On the 31st of August, I will be heading off on a trip around NSW and a little bit of Queensland. My family and I have got a Camper Trailer so I will be doing a bit of blogging as I go off on my 6 week journey! Some of the places we are going to are . . .
- Minindi Lakes
- Broken Hill
- White Cliffs
- Glen Innes
- Sea World
- Port Douglas (flying on a plane)
- Byron Bay
- Coffs Harbour
- Port Macquarie
- Port Stephans
here we go. . . . .
Today I woke up and I was too excited to get back to sleep. We are heading off on our road trip soon! Everyone else was already up, packing last minute things, putting everything in the car, feeding the sheep, filling up the buckets of water for our chickens or, in Fintan’s case, annoying everyone. We decided over breakfast that we would leave at 9:30, but as 9:30 came and went, we left at quarter past eleven. Finally, we hit the road and started the nine hour drive to Adelaide. Our first stop was Ararat, because everyone needed to stretch their legs. We got back in the car and I saw a hill full of wind turbines, two extinct volcanoes and lots of roads being built. We also passed the Grampians, which are massive rock formations. They were really cool, and there were lots of different coloured rocks. Our next stop was Dadswell Bridge, and we saw the ‘Big Koala’. It is really big, and apparently it was built in 1988, and the shop owner stirred all the buckets of bronze and fibre glass by herself. Here is a photo that I took:
The old lady who worked at the souvenir shop was very grumpy. When I said “hello”, she merely grunted and turned her back to me. The shop was full of really awesome key rings, post cards, stuffed teddies, and lots of other things.
After that, every thing got really really really really really boring. Mum finally let us open the packet of lollies that we brought, and we shared them. We passed fields of bright yellow canola, and billions of cute little lambs. It is soooo sunny and warm up here!
It started to get dark when we go on the highway to Adelaide. We drove down a very steep hill and after that we could smell the brakes because they were very hot. (They had to brake the camper trailer as well as the car). That’s when we saw a sign that read ‘Glenelg’ which is where we are staying. It started to rain a bit, so we decided to stay in a hotel instead. Fintan and I shared a massive room including an ensuite, and tomorrow morning we are going to wake up extra early (which can’t be too difficult, SA is half an hour behind us!) and go to the pool.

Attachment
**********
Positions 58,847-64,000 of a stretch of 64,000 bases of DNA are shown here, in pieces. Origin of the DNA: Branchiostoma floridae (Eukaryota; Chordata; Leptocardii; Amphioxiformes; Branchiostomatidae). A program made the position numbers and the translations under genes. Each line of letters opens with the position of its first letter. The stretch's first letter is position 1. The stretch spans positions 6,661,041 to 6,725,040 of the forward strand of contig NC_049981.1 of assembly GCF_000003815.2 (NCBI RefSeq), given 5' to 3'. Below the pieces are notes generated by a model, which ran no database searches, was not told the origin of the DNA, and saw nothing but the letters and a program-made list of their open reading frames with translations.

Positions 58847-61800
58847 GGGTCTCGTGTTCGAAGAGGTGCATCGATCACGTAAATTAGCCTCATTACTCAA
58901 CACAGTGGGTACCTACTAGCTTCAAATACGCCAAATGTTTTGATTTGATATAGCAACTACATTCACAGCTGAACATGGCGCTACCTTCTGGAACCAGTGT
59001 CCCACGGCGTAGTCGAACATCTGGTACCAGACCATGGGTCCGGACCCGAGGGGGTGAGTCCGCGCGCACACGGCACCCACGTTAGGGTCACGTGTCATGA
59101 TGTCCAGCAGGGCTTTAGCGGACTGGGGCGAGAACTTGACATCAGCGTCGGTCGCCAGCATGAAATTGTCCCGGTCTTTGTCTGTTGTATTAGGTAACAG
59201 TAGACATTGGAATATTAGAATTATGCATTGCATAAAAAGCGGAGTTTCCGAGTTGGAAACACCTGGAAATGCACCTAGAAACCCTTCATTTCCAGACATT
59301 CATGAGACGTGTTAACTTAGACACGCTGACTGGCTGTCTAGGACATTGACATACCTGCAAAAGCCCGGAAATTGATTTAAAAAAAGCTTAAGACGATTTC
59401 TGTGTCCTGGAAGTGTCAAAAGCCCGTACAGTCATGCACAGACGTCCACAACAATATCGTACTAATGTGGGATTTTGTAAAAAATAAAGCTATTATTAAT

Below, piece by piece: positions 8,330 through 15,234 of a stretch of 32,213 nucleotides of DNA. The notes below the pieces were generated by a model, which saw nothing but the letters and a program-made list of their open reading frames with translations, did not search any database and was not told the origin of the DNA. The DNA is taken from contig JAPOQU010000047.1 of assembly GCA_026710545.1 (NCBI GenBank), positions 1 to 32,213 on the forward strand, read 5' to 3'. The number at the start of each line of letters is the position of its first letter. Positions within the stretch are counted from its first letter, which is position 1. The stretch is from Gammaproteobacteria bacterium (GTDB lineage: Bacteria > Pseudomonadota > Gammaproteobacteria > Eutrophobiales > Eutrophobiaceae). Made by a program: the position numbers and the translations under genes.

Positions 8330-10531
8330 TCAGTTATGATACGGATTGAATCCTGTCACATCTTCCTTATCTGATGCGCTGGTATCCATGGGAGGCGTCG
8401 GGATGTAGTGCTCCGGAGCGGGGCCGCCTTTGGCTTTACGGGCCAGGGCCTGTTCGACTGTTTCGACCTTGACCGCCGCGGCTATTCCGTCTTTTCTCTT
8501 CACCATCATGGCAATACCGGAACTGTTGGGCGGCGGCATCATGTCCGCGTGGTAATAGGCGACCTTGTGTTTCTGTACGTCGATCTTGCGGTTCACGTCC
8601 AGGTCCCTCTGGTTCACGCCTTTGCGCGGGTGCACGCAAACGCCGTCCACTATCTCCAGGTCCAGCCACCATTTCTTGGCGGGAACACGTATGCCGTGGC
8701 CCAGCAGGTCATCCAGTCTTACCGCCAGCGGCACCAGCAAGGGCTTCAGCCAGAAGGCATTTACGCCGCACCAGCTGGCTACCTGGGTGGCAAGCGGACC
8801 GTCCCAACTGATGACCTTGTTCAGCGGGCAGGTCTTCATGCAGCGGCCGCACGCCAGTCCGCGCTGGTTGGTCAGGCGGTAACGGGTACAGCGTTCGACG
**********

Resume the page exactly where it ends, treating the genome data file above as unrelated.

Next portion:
Guess what! We only got to stay for two nights in Adelaide! Yesterday I woke up really early and couldn’t get back to sleep. (The hotel beds are soooo uncomfortable.) Fintan woke up as well so we left a note for mum and went down to the pool. We walked straight past the sign the read: no children under fifteen years of age are allowed unsupervised. Luckily, we didn’t get caught. There were really big glass windows everywhere, and full length mirrors. These got very annoying, because you kept on thinking that someone was going to walk in. Fintan and I took in turns dipping into the plunge pool (a really cold pool) and then the spa. When Fintan pushed the little red button that turned the bubbles on, he sat in front of it and his shorts inflated. It was so funny, and we didn’t realise the cleaner had just walked in. I quickly stopped laughing, because we thought he’d heard us. However, he either completely ignored us, or he was deaf. We picked up our towels and decided to go back to our room for breakfast. When we tried to scan our key in the lift though, it wouldn’t work. We ended up using someone else’s, and we finally got back to our room.
Now, I am in the car again heading to Broken Hill. We debated going to Peterborough and staying there, or going straight to the Minindi Lakes and set up. We didn’t want to be setting up our tent in the dark though, so we chose to stop in Broken Hill. We have been through so many rolling hills, full of bright green crops such as wheat and beans. When the sun shines on the canola, it looks so so bright yellow it almost blinds you!